Chosen (short fiction)

Wren & Hess

 

Wren got the kid.

He was young, fresh off the farm. He hadn’t been in the city long. She could always tell because the grime hadn’t caked its way under his nails yet. It didn’t take long for that to happen. Maybe a couple of weeks if you lived in the city proper and not the Hills or Reaches.

He sat in the interrogation room with her. His hands and clean fingernails fidgeted, and he couldn’t look at her.

She unbuckled her cape and set it on the table between them. He glanced up at the sharp click of the clasps being undone, perhaps thinking her preparing some manner of torture device to secure his confession.

That was the old way. The Tower didn’t sanction such methods anymore, but Wren wouldn’t have used them if they had been. Torture and torment was a way of securing confession if you didn’t give a damn about guilt or innocence. She did. And the kid was clearly guilty, had been the moment they’d picked him up and brought him in.

“How old are you, kid?” she asked.

He glanced at the wall. “Sixteen years.”

“Uh huh,” she said. “And I’m told you attempted to assault a necromancer.”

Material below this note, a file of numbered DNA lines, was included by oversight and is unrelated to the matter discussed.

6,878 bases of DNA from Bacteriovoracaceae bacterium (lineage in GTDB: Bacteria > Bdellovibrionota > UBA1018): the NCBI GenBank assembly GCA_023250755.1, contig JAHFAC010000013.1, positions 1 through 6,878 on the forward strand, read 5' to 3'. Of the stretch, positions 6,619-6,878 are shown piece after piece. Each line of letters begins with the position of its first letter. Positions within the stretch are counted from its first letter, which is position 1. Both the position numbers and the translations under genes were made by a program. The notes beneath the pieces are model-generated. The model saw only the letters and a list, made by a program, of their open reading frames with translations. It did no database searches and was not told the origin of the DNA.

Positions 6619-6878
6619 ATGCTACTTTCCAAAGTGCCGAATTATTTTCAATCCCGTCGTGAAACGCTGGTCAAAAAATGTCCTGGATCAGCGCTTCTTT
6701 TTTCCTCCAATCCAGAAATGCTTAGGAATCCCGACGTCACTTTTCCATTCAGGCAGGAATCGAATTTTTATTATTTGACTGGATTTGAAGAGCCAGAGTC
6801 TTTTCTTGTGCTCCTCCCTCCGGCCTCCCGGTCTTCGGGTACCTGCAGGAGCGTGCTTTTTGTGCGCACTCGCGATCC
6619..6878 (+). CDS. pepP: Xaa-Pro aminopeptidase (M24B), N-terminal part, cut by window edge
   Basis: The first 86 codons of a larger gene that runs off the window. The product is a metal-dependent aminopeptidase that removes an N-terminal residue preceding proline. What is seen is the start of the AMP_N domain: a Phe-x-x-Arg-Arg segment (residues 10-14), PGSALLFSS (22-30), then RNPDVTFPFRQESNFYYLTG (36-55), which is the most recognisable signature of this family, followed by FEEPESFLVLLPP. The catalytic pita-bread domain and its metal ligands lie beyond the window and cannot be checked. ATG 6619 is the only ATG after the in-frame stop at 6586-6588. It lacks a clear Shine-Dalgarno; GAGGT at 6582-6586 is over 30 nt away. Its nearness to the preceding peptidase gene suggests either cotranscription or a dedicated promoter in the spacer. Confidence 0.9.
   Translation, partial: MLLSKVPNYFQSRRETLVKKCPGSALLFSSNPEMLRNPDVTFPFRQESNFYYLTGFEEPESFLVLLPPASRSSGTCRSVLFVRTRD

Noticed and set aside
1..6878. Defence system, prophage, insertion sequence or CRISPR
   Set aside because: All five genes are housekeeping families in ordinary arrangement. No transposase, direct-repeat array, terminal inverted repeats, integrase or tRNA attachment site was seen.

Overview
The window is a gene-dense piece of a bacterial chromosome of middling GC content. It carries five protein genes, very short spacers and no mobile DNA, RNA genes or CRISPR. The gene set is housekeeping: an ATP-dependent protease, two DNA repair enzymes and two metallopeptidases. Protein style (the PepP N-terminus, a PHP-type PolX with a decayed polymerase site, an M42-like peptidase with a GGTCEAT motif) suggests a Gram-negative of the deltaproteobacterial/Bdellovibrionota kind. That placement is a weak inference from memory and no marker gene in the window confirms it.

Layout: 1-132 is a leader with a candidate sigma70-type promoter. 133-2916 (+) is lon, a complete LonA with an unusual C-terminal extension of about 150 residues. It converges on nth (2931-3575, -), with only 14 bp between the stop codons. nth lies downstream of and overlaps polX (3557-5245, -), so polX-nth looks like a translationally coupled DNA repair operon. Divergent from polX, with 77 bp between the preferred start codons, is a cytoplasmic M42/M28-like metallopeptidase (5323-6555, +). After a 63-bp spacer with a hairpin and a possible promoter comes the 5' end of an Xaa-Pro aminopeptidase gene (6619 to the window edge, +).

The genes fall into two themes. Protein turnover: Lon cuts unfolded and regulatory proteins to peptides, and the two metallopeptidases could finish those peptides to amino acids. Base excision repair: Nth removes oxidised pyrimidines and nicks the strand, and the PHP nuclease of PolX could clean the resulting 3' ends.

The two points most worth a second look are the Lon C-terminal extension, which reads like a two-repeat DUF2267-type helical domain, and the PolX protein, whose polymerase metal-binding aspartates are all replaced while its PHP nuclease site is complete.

The kid mumbled nothing in particular.

“Do you want to tell me why?” she asked.

“He was a necromancer,” replied the kid. “He traffics in dark, forbidden magics.”

“He had a license.”

The kid frowned. “You allow things like that here?”

“But most necromancers aren’t doing anything more dangerous than reanimated beloved pets, so we have more important problems to deal with. Like kids who come to town and attack our law-abiding citizens.”

The kid’s disgust faded, replaced by a nervous fear. He lowered his head and shielded his face with his hands. “It was the sword’s idea.”

 

Hess got the sword.

It lay on the table. It wasn’t much of an enchanted sword, aside from a few runes scratched into the blade, it would’ve been indistinguishable from a weapon cranked out by a competent, if unexceptional, blacksmith.

Hess disliked magic weapons, a corruption of honest steel.

“So one more time,” he said. “Why did you tell the kid to attack the necromancer?”

“Necromancers are evil,” said the sword, her runes flashing as she spoke. “It is my duty to slay all evildoers.”

“Did you see this necromancer doing evil?” asked Hess.

“I could smell the stink of death magic on him,” said the sword.

“I’m sure.” Hess reflexively flicked his tongue. He could smell most necromancers from across a room, mildew, rot, and fresh dirt. It put him in mind of the caves he’d been hatched in. As such, it inspired a complicated mix of emotions.

“Why the kid?” asked Hess.

“Because he’s been chosen for a grand destiny.”

“Chosen by whom?”

The sword hesitated. Its runes glittered as it thought about it.

“By the gods, of course.”

 

“You’re not the first,” said Wren.

The kid looked up. “What?”

“You’re not the first kid off the farm to wander into the city with grand aspirations of heroism and glory,” she said. “The slums are filled with them.”

“You’re wrong.”

He tried to sound defiant, but there was a waver in his voice.